I held the dull copper penny in my hand as the Sunday school opening exercise was nearing its close. It was time for the penny march.
Proudly I made my way with the others kids to the altar rail and dropped my penny offering into the white plastic replica of a church placed on the altar rail. I delighted at the clinking sound of our pennies dropping onto the other pennies.
It wasn’t just an offering; it was a lesson in finance. I was making an investment in the Kingdom. Later on, I learned how to give a proportion of my income as a tithe. That too was an investment, and it continues to be the wisest investment I will ever make.
In my book Developing a Giving Church (Stan Toler and Elmer Towns, I 999), I quote Charles Swindoll’s great advice. “‘We honor God by first giving to Him from our paycheck. In doing so, we acknowledge His ownership of everything before we enjoy any of it ourselves. Whatever your income, give a portion to the Lord first….”‘
That principle is taught in the prophet Malachi’s fifth-century stewardship sermon warning Israel to keep the vow of the loth. “‘Bring the whole tithe into the storehouse, that there may be food in my house. Test me in this,’ says the Lord Almighty” (Malachi 3:10a NIV).
Here’s what I’ve learned from the financial principles in that message.
First, when I pay my tithe I get direct access to the capital of heaven. God promised to open the “floodgates of heaven” to those who tithe (Malachi 3:10 NIV).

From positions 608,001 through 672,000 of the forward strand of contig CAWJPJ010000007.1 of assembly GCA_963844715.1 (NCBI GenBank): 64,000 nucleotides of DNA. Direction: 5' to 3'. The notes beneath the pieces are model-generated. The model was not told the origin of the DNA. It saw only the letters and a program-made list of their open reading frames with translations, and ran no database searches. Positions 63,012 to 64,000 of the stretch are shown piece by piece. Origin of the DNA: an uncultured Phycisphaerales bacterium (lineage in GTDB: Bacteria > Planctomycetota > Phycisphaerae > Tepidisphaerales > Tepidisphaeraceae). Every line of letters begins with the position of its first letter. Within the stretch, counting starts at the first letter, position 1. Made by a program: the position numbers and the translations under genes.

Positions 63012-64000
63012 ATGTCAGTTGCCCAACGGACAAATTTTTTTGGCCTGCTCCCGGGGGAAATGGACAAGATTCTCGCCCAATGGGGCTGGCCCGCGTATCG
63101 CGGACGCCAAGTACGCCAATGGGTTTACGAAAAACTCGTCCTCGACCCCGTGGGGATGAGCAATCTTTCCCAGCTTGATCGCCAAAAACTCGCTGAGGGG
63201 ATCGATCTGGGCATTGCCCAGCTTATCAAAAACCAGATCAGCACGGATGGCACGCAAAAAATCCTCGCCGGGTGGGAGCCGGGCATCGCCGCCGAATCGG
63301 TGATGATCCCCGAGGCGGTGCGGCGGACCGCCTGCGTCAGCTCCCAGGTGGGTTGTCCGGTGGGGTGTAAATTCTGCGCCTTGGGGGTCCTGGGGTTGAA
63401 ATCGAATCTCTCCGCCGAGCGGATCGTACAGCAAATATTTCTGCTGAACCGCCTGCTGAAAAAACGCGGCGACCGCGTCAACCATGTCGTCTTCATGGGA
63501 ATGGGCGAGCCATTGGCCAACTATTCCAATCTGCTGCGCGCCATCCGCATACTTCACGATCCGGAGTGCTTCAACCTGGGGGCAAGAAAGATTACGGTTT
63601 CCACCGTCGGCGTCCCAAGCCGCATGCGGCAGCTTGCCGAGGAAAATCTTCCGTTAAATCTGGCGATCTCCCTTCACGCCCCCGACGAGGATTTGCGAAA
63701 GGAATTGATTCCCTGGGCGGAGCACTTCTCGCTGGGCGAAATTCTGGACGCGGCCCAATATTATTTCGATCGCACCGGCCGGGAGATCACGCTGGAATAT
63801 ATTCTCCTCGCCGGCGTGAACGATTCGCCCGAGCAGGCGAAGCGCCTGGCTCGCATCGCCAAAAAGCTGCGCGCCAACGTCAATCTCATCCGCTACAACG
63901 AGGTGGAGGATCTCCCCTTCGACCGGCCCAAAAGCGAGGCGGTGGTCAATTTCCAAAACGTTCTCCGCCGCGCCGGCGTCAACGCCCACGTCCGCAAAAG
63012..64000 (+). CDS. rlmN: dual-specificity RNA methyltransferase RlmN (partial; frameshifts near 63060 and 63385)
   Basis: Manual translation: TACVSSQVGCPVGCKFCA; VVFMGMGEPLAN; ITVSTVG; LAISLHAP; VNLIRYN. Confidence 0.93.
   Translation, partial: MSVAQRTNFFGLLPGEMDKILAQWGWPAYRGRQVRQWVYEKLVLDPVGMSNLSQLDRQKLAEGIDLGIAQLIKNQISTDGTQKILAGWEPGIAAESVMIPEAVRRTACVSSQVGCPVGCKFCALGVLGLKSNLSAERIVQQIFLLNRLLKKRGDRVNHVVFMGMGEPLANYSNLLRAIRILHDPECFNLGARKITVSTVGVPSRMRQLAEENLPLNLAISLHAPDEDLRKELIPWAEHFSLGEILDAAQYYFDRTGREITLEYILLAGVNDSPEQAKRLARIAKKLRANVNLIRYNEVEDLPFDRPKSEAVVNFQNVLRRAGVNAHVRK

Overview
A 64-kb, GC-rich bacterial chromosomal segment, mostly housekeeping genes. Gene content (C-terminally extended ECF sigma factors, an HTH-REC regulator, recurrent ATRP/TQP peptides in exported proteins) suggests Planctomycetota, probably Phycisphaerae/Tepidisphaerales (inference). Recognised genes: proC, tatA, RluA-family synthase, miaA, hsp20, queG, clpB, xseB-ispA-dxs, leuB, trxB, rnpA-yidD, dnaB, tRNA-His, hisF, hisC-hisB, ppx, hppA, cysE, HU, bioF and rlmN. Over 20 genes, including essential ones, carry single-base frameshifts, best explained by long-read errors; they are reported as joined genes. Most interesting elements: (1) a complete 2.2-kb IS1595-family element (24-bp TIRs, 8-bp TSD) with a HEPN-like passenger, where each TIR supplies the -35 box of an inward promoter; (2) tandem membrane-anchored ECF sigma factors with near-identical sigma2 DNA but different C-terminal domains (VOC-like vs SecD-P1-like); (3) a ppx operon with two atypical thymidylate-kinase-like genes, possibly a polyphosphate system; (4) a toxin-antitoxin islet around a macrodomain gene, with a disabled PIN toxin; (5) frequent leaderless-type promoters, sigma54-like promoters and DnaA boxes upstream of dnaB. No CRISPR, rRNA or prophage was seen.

The Bible says that the “earth is the Lord’s” (Psalm 24:1 NIV). He is the Chief Financial Officer of the universe. And He has continually made heaven’s reserves available to me, as I have obeyed Him in my giving.
Second, I have learned that God’s returns are compounded. God said He would “pour out so much blessing that you will not have room enough for it” (Malachi 3:10b NIV). I have learned the truth of that promise. I have never been able to outgive Him.
Texas oil tycoon went to a little bank to cash a personal check. The teller returned and said, “I’m sorry, Sir, we can’t cash this.”
“What’s the problem?” the surprised oil man asked.
“Insufficient funds, Sir,” the clerk replied. “That can’t be!” the man bellowed. “I have plenty of money!” “Oh no, Sir,” the clerk responded. “Not you. It’s us!”
have learned that God’s “bank” is never at risk. His returns are com, pounded from a bountiful supply. “Morning by morning new mercies I see.”
Third, I have learned that paying my tithe is an insured deposit. “I will prevent pests from devouring your crops, and the vines in your fields will not cast their fruit” (Malachi 3:11 NIV).
It’s an “inheritance that can never…fade,” (I Peter 1:4 NIV) Peter reiterated.
“The money we give to God is not lost. We will see it again. God will return our investment here on earth and later in heaven” (Developing a Giving Church, Stan Toler and Elmer Towns). It’s the wisest investment in the world.